In what’s already shaping up as a hugely controversial move, the Wall Street Journal is reporting that the United States Air Force is blocking websites that post the content of documents obtained by the whistle-blowing site WikiLeaks, citing “people familiar with the matter.”
The report, by Spencer E. Ante and Julian E. Barnes, describes the ban as such:
Air Force users who try to view the websites of the New York Times, Britain’s Guardian, Spain’s El Pais, France’s Le Monde or German magazine Der Spiegel instead get a page that says, “ACCESS DENIED. Internet Usage is Logged & Monitored,” according to a screen shot reviewed by The Wall Street Journal. The notice warns that anyone who accesses unauthorized sites from military computers could be punished.
Of course, the biggest eye-catcher on that list is the New York Times, and it certainly caught the eye of Wired’s Spencer Ackerman, who called the move a “brain-melting…extreme step” and in demonstrating why such a ban is fundamentally flawed, asks:
Why is it less harmful for an airman to read a blog that pivots off a Guardian story on the cables than it is for him to go to Guardian.co.uk?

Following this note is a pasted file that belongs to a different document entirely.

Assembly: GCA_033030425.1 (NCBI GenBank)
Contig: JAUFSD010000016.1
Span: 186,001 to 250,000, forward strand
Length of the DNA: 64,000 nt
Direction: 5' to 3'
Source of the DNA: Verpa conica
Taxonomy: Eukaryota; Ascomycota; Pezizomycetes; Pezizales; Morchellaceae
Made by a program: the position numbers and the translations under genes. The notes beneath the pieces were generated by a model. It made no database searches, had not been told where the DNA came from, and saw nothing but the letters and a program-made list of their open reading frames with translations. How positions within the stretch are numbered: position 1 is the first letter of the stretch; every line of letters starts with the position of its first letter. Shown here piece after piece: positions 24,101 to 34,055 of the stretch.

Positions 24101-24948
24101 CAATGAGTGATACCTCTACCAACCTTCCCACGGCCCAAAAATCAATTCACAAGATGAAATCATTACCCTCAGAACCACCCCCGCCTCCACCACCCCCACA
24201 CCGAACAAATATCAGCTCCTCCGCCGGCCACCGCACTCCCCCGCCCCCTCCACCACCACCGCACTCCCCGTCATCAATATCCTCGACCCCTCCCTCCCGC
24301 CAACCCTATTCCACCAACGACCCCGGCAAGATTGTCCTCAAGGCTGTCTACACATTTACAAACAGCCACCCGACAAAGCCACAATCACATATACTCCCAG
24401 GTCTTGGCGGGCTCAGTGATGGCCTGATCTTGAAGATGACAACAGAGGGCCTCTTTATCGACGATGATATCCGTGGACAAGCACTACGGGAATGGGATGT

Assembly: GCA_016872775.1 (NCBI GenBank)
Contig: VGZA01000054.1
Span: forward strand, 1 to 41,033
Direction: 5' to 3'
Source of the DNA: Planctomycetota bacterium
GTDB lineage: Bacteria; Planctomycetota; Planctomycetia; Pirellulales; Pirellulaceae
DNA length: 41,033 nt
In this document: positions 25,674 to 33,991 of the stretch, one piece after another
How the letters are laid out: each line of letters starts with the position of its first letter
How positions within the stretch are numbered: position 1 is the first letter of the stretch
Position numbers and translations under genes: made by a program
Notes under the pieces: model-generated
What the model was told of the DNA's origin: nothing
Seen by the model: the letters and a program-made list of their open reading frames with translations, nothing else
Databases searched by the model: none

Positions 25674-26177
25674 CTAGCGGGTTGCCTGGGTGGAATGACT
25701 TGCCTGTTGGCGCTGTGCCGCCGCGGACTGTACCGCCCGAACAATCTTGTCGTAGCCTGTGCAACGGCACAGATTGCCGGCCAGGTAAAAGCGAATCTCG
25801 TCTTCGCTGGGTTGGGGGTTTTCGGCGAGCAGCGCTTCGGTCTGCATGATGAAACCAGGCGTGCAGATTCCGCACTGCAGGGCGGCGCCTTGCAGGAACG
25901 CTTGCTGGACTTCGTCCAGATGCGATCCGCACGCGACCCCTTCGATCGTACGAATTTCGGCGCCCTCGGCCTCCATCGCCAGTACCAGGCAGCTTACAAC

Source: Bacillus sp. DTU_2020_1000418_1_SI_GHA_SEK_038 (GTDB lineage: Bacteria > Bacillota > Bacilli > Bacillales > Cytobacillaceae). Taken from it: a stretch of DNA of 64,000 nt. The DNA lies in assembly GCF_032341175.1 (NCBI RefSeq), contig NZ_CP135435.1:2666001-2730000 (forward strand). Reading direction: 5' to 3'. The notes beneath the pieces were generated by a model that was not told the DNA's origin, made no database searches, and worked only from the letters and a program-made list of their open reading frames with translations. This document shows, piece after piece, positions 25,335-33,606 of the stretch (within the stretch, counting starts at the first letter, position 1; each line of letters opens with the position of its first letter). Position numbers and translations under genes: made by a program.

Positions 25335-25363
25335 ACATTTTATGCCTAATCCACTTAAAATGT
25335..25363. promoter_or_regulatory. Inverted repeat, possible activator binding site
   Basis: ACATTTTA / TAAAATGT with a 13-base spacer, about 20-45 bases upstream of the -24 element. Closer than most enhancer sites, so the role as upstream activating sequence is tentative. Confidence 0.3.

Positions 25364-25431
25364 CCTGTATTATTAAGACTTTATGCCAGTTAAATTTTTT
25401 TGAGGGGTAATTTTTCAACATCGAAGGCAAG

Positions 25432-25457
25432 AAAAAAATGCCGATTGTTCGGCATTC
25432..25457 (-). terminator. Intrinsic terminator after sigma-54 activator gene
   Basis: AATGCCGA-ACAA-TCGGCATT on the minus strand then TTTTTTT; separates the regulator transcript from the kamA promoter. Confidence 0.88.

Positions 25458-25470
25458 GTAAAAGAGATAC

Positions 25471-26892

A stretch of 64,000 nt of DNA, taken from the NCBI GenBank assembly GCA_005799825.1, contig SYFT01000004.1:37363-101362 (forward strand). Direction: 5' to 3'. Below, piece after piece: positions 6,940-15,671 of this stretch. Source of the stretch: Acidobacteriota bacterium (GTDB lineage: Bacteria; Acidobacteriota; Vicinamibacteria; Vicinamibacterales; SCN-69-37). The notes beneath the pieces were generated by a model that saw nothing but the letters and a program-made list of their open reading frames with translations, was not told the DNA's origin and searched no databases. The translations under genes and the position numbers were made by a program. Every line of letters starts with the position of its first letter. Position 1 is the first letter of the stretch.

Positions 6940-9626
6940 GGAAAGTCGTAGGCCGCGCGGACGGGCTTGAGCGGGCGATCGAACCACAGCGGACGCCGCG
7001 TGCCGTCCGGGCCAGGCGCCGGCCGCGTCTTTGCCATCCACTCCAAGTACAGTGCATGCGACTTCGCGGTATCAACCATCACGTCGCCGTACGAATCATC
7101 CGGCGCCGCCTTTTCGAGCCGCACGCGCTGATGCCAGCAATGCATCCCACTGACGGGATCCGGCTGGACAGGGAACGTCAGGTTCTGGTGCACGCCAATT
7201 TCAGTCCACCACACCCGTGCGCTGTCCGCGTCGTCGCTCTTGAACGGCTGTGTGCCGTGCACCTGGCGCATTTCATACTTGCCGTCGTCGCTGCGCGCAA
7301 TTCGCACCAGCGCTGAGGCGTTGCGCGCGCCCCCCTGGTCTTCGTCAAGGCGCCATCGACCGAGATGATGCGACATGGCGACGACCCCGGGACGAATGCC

“[A] block on the New York Times web site is really unheard of. It represents an extreme misunderstanding of information security policy.”
Of course, if the military believes a leak would compromise national security, they should take pains to prevent it. But blocking one of the biggest news organizations in the world entirely – especially when, as Ackerman points out, it’s impossible to completely police the dissemination of the leaks’ content – well, isn’t that just going to motivate Julian Assange & Co. further?
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